Artificial intelligence, in the form of a robot that thinks – has its own consciousness – is considered by some to be our inevitable destination. HAL 9000 refused to open the pod bay door for Dave in “2001: A Space Odyssey” (1968). His succinct “I’m sorry, Dave. I’m afraid I can’t do that” resounds today in popular culture. In “A.I.” (2001), perfect child (robot) David is forced to fend for himself in a cruel world, seemingly figuring out things for himself. “Moon” (2009) features an astronaut, his clone (or is it him?) and a talkative computer buddy who expresses her mood with a smiley-face, frowny-face or poker-face.
In “Ex Machina’s” (2015), A.I. Ava (Alicia Vikander) is a seductive, warm robot (albeit with a transparent mid-body). She is to be used in a test involving computer coder Caleb (Domhnall Gleeson).
Caleb won a competition in which he was rewarded with a week at the luxurious mountain estate of his company’s owner, Nathan (Oscar Isaac). That is what Caeb believes.
When Caleb arrives, however, he learns he is the human component of a Turing Test – a test to determine whether a robot in fact thinks. (Those of you who have seen “The Imitation Game” (2014) were introduced to the a film centered on Alan Turing, the man who was instrumental in breaking the German’s coded messages during World War II.)
The experiment involves Caleb interacting with the breathtaking Ava. He is supposed to determine the extent of Ava’s ability to interact with him as human would.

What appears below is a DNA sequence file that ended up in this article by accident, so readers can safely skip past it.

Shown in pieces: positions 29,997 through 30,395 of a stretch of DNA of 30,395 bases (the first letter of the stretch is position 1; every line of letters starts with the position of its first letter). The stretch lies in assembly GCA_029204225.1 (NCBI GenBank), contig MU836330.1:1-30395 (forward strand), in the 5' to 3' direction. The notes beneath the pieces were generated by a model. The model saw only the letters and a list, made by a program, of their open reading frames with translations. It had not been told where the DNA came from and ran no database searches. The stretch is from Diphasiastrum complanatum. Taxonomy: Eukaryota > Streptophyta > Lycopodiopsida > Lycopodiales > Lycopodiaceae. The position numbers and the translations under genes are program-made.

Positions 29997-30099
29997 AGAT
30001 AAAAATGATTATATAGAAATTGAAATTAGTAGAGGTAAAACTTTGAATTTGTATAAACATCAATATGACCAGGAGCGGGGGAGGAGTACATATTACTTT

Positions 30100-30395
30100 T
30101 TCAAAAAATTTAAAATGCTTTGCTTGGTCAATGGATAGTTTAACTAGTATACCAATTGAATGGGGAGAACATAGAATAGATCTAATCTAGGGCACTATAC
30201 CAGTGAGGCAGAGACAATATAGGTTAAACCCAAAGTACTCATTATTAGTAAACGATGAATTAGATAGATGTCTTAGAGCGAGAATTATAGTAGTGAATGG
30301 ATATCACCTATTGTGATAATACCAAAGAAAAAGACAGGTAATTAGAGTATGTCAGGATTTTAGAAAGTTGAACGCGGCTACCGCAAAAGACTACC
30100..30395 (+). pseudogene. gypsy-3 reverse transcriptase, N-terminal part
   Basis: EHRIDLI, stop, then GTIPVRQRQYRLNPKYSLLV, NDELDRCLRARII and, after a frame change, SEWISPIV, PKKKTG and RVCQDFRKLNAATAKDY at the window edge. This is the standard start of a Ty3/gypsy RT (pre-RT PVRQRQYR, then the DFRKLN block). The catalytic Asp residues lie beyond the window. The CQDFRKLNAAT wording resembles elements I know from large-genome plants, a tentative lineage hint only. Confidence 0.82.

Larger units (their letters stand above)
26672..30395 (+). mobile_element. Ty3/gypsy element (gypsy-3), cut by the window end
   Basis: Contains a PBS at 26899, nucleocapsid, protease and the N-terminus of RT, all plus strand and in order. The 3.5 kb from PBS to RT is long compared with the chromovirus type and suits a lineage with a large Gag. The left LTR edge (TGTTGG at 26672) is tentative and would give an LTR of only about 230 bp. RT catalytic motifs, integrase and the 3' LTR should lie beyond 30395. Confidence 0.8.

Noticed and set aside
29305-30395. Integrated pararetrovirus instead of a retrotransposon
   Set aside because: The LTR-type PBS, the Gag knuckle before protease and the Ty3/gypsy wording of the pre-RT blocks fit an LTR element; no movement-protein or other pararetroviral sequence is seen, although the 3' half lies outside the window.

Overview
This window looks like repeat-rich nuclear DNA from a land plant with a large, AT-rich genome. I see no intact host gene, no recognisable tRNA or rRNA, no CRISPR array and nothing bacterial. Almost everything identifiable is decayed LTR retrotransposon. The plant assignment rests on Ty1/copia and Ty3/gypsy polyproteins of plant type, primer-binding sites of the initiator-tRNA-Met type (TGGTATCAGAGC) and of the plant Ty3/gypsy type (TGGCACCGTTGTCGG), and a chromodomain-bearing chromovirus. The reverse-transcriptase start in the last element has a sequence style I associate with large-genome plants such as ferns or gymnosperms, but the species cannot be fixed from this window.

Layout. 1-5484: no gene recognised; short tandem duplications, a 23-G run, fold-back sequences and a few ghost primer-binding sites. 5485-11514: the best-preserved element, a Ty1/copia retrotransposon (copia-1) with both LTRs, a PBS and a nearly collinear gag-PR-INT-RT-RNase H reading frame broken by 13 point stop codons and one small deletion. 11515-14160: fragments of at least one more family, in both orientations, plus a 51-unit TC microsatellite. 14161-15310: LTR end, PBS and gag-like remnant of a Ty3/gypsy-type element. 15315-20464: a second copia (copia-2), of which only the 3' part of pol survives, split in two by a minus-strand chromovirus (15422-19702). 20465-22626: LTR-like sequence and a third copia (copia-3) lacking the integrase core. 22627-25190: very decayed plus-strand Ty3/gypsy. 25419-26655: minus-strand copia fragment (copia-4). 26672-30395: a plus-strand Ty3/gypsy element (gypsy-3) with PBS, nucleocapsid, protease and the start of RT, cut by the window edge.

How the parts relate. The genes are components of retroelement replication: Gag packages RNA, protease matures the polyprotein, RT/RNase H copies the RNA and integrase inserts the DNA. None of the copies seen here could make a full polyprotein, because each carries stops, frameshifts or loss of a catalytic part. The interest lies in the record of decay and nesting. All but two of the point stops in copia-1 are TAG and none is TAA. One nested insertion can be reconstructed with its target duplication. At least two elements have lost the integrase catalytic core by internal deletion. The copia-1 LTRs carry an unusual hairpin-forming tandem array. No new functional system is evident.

Nathan has set up Caleb. This test is to learn whether his invention indeed has her own consciousness. Can Ava move beyond artificial intelligence to a level of independent thoughts and emotional sensibilities?
Caleb is an innocent brilliant man, vulnerable to the seductive spirit (if you will) of Ava. Torn between his intellect and his heart, he admits: “I feel…that she is amazing.” But Nathan taunts, “Does Ava actually like you, or is she just pretending to like you?”
Who can Caleb trust? He challenges both Ava and Nathan, looking for truth.
This cat-and-mouse film is the directorial debut of British writer Alex Garland, who wrote the story and then the screenplay for “Ex Machina.” Garland has written screenplays (“28 Days Later,” “Sunshine”) and novels (“The Beach” and “The Tesseract.”). “Ex Machina” is a thoughtful film about a profound subject. What is human consciousness? Where is the line drawn between artificial intelligence and human emotions and thoughts?
Released in mid-April, “Ex Machina” is currently screening in the Albuquerque region at Century 14 Downtown, Century Rio 24 Plex and XD, UA High Ridge 8, UA Cottonwood Stadium 16, and Premiere Cinema 14. This sparse, complex and visually stunning film is a great beginning of Garland’s directorial efforts.
Sources: “Ex Machina” press kit , IMDb